And again, in patients that have large cost shares or high deductibles to meet, these biosimilars, through high quality, but at a lower cost, they really did drive an increase in access to care, which we saw within my practice, but across community oncology practices in the nation. It did present its challenges, not so much at first, but then because you know, these are individual J coded products, we have to get them approved by a payer, just like you would any other product. 

We weren't concerned about billing. You get the correct product approved by the payer. We did those by printing out who was coming into the clinic for the next week and just pulling their treatment plans, contacting the payer and redoing their benefit analysis and authorization. And, you know, we were kind of off to the races on that. It did get more complicated as more biosimilars came to the market because individual payers approved different biosimilars. So for example, in the 'peg space, there are now seven, nine, Neil, you might know, but there are quite a few pegs in the space now. And several payers pick individual ones to approve or, you know, a one of one or a two of two. Medicare is really the only payer that I can think of off the top of my head that allows for parity in the space.

So it does become a little bit of an operational consideration that when your nurse or your pharmacist is pulling that biosimilar, that they're pulling the approved biosimilar for that specific patient. And we put some checks and balances in place when they're pulling from the cabinet and then another stop gap prior to the administration of the product.

Because the last thing a practice wants to do is administer the non-approved biosimilar to the wrong patient, because then that becomes a cost recovery issue that, you know, the payer's likely to not reimburse for that. And that becomes a slippery slope. You know, practice can only afford to do that once, maybe twice and then, they go upside down. 

[00:06:31] Neil: I've got one last one for you. When you think about patients and a patient who might be on an innovator and they're switching to a biosimilar, or conversely from a biosimilar to another biosimilar, how do you handle that conversation with them? What are the talking points that you use to them to make them comfortable about the interchangeability of these products?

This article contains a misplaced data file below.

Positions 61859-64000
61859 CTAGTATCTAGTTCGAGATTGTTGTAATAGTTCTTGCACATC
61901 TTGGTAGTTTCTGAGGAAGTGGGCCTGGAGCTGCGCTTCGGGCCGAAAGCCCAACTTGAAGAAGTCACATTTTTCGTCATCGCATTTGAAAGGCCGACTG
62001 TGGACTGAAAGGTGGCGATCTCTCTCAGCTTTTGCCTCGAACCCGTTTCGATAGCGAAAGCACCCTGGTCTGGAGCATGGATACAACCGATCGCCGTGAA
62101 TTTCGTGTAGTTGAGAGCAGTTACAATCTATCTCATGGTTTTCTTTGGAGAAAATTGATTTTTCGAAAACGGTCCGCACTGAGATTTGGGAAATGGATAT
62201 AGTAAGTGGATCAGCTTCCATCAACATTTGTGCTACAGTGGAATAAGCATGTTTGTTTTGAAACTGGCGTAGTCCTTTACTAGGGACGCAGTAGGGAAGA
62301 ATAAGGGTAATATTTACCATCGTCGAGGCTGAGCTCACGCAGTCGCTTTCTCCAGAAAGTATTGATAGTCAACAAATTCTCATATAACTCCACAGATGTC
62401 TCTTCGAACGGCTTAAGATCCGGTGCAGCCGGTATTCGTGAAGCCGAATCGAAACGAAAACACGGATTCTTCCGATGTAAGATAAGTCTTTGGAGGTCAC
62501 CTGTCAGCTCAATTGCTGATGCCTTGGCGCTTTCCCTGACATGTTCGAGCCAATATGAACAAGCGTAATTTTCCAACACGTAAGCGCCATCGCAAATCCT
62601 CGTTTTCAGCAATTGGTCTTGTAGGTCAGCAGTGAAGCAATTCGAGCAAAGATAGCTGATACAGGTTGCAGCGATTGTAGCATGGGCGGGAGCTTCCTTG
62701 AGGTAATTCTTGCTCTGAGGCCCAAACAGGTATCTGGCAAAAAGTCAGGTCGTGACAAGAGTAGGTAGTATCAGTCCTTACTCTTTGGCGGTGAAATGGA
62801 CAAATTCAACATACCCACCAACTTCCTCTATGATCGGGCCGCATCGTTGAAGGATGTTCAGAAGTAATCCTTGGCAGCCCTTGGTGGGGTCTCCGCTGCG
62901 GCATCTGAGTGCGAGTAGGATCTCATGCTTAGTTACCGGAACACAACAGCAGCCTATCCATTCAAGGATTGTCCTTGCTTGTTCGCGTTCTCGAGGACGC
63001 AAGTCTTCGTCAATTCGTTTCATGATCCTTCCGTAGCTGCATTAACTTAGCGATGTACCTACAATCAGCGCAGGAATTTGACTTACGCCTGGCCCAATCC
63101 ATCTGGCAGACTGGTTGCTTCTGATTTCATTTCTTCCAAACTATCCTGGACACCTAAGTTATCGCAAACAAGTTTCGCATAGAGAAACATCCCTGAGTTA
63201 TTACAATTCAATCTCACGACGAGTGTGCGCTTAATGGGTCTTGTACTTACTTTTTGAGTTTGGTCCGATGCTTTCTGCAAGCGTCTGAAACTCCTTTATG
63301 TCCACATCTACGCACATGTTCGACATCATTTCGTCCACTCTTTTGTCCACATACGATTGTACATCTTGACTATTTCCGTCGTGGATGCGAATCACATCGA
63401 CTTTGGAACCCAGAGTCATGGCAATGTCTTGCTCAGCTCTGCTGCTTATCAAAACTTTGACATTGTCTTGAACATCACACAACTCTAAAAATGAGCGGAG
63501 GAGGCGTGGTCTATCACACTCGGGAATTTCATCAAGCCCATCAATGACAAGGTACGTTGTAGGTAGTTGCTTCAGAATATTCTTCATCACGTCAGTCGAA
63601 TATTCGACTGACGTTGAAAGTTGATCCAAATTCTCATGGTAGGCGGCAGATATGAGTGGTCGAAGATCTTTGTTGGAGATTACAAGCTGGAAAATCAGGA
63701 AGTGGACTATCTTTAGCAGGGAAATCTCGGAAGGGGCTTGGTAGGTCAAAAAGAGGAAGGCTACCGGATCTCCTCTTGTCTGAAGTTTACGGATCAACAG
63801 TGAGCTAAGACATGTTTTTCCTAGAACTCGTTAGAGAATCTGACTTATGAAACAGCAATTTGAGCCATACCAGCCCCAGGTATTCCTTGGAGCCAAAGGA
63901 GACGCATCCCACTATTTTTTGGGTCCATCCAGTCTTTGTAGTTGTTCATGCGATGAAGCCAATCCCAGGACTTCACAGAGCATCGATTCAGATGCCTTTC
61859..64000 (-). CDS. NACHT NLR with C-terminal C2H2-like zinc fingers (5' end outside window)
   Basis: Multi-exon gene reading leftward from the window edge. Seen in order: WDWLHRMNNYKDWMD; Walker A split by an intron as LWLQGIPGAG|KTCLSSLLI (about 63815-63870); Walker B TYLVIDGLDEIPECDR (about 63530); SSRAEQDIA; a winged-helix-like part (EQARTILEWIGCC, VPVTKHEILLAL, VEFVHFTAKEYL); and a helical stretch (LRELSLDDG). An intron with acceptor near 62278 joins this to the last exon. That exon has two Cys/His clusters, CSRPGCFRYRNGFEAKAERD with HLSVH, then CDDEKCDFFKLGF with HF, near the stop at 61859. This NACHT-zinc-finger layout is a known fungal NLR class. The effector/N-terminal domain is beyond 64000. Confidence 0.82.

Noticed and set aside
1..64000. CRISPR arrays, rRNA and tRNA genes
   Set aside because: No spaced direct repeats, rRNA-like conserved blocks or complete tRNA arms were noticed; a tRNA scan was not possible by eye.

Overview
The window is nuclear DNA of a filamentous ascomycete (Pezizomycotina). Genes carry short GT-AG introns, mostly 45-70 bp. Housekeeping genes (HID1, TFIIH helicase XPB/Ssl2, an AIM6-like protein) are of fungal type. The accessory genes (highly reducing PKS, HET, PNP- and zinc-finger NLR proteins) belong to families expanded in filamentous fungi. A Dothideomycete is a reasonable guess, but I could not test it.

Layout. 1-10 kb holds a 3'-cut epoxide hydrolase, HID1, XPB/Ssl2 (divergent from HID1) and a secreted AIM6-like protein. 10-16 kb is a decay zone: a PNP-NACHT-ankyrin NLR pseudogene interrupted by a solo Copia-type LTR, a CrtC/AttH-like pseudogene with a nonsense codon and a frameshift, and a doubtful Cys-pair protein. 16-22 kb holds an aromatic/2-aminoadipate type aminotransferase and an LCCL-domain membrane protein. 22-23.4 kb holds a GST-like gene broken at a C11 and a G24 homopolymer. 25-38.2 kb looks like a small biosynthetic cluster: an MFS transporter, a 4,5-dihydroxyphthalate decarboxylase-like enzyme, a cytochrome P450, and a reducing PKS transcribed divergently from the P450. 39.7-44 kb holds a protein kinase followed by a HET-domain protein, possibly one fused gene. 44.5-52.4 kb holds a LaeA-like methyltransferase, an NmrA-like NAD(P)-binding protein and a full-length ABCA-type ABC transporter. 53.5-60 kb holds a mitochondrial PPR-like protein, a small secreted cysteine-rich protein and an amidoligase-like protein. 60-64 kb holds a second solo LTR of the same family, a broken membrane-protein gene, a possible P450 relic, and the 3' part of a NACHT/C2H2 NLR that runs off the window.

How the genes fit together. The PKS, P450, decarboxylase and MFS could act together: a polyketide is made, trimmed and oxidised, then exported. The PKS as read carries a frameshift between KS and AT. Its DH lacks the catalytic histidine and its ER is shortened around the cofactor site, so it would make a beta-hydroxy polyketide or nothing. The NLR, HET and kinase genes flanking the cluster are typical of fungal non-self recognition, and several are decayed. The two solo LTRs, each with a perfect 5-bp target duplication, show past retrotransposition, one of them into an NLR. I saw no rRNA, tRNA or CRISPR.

[00:06:52] Kathy: Well, I think it needs to start with the physician education and that physician's comfort level with biosimilars. Cause ultimately, you know, bringing any new drug to a patient is a conversation between that physician and their patient. Those are very trusted, sensitive conversations. So it starts with the physician. It also though extends to every stakeholder in the practice, which is what we saw.

We did physician education, we did nurse practitioner education. We also really focused on nurse education because, as most practices can attest to, those nurses are spending the most time with those patients when they're in the infusion room. And that level of relationship is much more, um, intimate sometimes than it is with the physician and the nurses really need to believe in the products that they are administering to their patients and they take that very seriously. 

So we did spend a lot of time on that, but we also spent time educating our financial counselors because they were the ones who were doing the original approvals, the re approvals, and then working up those individual call shares for the patients because they needed to understand why we were doing this and the benefit that it made for the patients that they take care of.

And then if there's a phone call between the financial department and the patient, and the patient asks, we felt it was best for us all as a practice, to be on the same page and drive the same message about why we believed in biosimilars and what they meant for the patient as well as the practice.